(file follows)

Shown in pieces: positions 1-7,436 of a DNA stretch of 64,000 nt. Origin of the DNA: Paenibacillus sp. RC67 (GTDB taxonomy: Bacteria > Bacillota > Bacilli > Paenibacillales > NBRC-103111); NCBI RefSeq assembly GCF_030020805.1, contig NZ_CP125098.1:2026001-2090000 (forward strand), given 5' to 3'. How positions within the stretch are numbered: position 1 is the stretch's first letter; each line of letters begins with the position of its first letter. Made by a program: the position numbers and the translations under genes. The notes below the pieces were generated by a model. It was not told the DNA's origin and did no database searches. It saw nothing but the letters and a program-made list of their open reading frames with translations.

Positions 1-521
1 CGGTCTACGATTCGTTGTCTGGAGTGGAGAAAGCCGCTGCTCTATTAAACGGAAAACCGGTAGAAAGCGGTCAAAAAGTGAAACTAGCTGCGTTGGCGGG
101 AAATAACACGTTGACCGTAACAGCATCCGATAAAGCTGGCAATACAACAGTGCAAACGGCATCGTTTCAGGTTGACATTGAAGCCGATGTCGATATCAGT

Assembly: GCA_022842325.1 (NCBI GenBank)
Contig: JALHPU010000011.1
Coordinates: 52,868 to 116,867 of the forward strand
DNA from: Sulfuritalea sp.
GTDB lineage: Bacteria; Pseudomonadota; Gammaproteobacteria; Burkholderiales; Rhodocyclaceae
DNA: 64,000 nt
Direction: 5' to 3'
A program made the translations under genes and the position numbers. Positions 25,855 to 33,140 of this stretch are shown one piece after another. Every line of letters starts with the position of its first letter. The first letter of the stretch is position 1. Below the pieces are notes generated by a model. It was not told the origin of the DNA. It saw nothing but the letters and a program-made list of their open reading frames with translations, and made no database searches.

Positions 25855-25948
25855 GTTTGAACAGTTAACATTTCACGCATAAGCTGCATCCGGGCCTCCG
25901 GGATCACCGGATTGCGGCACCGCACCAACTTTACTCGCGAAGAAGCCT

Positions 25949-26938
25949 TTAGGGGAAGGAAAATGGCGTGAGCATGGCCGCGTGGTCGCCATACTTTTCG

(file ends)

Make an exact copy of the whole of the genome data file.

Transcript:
Shown in pieces: positions 1-7,436 of a DNA stretch of 64,000 nt. Origin of the DNA: Paenibacillus sp. RC67 (GTDB taxonomy: Bacteria > Bacillota > Bacilli > Paenibacillales > NBRC-103111); NCBI RefSeq assembly GCF_030020805.1, contig NZ_CP125098.1:2026001-2090000 (forward strand), given 5' to 3'. How positions within the stretch are numbered: position 1 is the stretch's first letter; each line of letters begins with the position of its first letter. Made by a program: the position numbers and the translations under genes. The notes below the pieces were generated by a model. It was not told the DNA's origin and did no database searches. It saw nothing but the letters and a program-made list of their open reading frames with translations.

Positions 1-521
1 CGGTCTACGATTCGTTGTCTGGAGTGGAGAAAGCCGCTGCTCTATTAAACGGAAAACCGGTAGAAAGCGGTCAAAAAGTGAAACTAGCTGCGTTGGCGGG
101 AAATAACACGTTGACCGTAACAGCATCCGATAAAGCTGGCAATACAACAGTGCAAACGGCATCGTTTCAGGTTGACATTGAAGCCGATGTCGATATCAGT

Assembly: GCA_022842325.1 (NCBI GenBank)
Contig: JALHPU010000011.1
Coordinates: 52,868 to 116,867 of the forward strand
DNA from: Sulfuritalea sp.
GTDB lineage: Bacteria; Pseudomonadota; Gammaproteobacteria; Burkholderiales; Rhodocyclaceae
DNA: 64,000 nt
Direction: 5' to 3'
A program made the translations under genes and the position numbers. Positions 25,855 to 33,140 of this stretch are shown one piece after another. Every line of letters starts with the position of its first letter. The first letter of the stretch is position 1. Below the pieces are notes generated by a model. It was not told the origin of the DNA. It saw nothing but the letters and a program-made list of their open reading frames with translations, and made no database searches.

Positions 25855-25948
25855 GTTTGAACAGTTAACATTTCACGCATAAGCTGCATCCGGGCCTCCG
25901 GGATCACCGGATTGCGGCACCGCACCAACTTTACTCGCGAAGAAGCCT

Positions 25949-26938
25949 TTAGGGGAAGGAAAATGGCGTGAGCATGGCCGCGTGGTCGCCATACTTTTCG